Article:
Rise Garden Review: Hydroponic indoor garden system
Aug 13, 2023
Updated August 28, 2023
If you’re an outdoor gardening enthusiast, you’ve probably dealt with your fair share of pest infestations, crop loss, and a sore back—not to mention timing and weather constraints. The Rise Garden (available at Rise Gardens) indoor garden system turns all those troubles into edible produce, and requires far less effort. We tested the beautiful, furniture-like garden structure to see if it could grow the same types of lettuce, herbs, and produce you’d find in an outdoor kitchen garden.
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About Rise Garden
How we tested Rise Garden
What we like
What we don’t like
Should you buy a Rise Garden?
Proprietary seed pods make planting any Rise Garden quick and easy. The hydroponic root system makes for easy maintenance and strong plants.
Rise Garden was originally known for its Personal Garden—a countertop model that can grow 12 plants and only takes up 18 inches of counter space. We liked it so much we ranked it the best countertop hydroponic garden.
When Rise introduced the new, larger Rise Garden, we were immediately attracted to the beautiful furniture-like quality of the structure, and the flourishing plants in it. The modular, self-watering, LED-lit garden system comes in one-, two-, and three-tier options, plus two colors—Cloud or Charcoal. We tested the three-tier version in Charcoal.
The basic setup comes with 12 plant receptacles per tier but you can purchase interchangeable tray lids with spots for eight or 12 plants each, expanding the capacity of each level up to 36 plants.
The system works with proprietary seed pods that fit perfectly into the included cups. Each garden system comes with the 16 Starter Plant Variety Pack. You can also purchase a wide variety of vegetable, herb, and flower seed pods, or Seedless Pods, which are perfect for germinating your favorite seeds.
There’s a water tank hidden in the base of the unit and a pump that circulates water through the tiers. The full-spectrum LED lights mimic natural light to promote optimal growth, and Rise recommends they run for 16 hours per day.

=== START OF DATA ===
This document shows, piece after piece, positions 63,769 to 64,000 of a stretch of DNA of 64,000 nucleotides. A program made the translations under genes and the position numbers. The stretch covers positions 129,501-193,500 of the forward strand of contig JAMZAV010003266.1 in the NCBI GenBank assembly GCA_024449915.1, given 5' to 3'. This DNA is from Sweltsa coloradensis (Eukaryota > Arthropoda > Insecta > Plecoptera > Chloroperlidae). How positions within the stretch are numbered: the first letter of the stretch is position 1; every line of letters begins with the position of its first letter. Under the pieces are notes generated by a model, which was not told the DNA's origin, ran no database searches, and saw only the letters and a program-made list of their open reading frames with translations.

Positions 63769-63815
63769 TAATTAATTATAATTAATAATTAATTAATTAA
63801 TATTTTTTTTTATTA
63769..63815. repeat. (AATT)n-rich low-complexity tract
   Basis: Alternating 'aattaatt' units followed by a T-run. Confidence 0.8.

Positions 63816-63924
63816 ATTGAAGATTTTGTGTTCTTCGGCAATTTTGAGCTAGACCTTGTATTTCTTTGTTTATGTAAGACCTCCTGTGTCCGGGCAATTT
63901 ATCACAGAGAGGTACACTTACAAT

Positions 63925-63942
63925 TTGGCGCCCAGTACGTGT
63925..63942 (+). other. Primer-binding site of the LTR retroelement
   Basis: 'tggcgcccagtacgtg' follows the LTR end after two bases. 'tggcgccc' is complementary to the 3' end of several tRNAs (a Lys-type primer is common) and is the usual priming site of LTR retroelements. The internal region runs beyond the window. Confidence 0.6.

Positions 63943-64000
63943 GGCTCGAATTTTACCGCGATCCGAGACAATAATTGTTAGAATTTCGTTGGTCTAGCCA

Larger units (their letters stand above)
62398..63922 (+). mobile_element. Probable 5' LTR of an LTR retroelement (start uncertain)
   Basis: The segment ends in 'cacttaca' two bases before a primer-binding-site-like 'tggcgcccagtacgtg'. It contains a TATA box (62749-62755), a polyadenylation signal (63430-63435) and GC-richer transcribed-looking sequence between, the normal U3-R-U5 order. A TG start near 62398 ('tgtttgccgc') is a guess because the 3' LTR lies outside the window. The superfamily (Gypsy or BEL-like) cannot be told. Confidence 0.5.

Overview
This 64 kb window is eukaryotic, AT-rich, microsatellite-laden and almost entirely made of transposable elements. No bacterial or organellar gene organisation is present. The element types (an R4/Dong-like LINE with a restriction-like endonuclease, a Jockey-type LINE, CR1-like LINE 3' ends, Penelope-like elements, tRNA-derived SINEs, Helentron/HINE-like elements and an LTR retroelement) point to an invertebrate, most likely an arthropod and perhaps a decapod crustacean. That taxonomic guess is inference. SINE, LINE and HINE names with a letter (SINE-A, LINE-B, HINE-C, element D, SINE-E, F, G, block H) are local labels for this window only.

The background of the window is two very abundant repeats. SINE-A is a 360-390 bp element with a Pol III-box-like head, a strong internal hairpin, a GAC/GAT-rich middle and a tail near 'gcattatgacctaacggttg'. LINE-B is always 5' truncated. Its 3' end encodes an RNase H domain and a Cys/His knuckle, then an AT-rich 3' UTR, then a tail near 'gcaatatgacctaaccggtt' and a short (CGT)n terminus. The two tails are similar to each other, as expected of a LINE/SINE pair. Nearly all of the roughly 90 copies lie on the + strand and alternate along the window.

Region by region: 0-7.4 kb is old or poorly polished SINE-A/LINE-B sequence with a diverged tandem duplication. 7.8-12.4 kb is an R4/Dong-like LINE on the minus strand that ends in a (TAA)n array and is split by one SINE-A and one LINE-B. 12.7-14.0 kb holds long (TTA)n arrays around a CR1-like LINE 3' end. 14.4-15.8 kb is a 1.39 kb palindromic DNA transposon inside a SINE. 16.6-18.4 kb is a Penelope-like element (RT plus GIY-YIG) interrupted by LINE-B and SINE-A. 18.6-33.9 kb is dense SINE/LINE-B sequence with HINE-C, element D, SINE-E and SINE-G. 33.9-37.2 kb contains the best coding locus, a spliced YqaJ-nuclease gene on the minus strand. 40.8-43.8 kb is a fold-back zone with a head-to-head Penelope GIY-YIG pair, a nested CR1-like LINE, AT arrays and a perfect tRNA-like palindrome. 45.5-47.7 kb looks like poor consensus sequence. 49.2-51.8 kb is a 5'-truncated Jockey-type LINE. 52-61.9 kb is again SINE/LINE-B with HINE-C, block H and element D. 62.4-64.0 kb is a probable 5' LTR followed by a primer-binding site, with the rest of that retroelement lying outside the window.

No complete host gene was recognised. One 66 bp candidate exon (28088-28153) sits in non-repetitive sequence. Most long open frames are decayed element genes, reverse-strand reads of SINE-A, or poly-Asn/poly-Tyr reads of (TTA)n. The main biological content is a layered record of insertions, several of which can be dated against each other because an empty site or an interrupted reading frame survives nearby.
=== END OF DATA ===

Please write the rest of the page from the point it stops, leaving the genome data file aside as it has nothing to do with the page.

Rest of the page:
Plus, the garden unit can be connected to the Rise Garden app. When you input all of the seedlings as you start to grow them, the app keeps track of their growth progress, gives you guidance on each growing phase, and alerts you to overall garden maintenance.
We grew a variety of produce and put it to good use over the course of several months.
We assembled a three-tier unit and initially sowed 25 seed pods. Twelve seed pods were sown in the three nursery trays provided. But since we wanted to start more seed pods at the same time, we grabbed some clear plastic tray covers from seed-starting trays we had on hand and placed them over the seed pods in the Rise Garden trays.
Here’s what we planted:
We then set up all the pods in the Rise Garden app so we could track their growth and see how to care for them.
After one week, we moved the pods that were started in the nurseries to the garden itself and updated their positions in the app. We tracked growth and harvested items as they were ready.
Even the tree-tier garden is easy to assemble solo.
We were able to set up the three-tier system in about an hour, and it really only requires one person. Two people may make it go even faster, but it’s not necessary.
The app tracks all the maintenance necessary to optimize growing. While it didn’t send as many push notifications as we expected (more on that later) it gives detailed information about adding supplements to the water, pruning plants, and harvesting.
Gochujang peppers and baby Siam tomatoes grow beautifully in the Rise Garden.
In a space no larger than a bookshelf, it’s possible to grow everything from lettuce and herbs to radishes and beets. Rise Garden gives you the ability to grow year-round, which means there are no timing or weather constraints on when you can plant new plants.
Want to start growing tomatoes in November? You can. Want fresh-grown strawberries in March? Just start the pods in December and watch them grow.
Fresh lettuce can be a staple year-round. The plants yield new leaves for months as long as you continue pruning them. We made salads for weeks with four different varieties of lettuces.
Herbs also continually yielded amazing quantities over the course of several months. We added basil, parsley, chives, and cilantro to countless dishes. The herbs, along with all the produce we grew, always tasted fresh and delicious.
Crops can grow undisturbed by pests in this indoor garden system.
You can’t always avoid the occasional fruit fly, but the indoor, hydroponic nature of the garden means you won’t have to struggle with pest control or lose crops to insects.
I’ve lost entire outdoor crops of lettuce to rabbits and eggplant to aphids. It takes constant maintenance to keep outdoor crops safe from pests. With an indoor garden system, the bugs just aren’t there.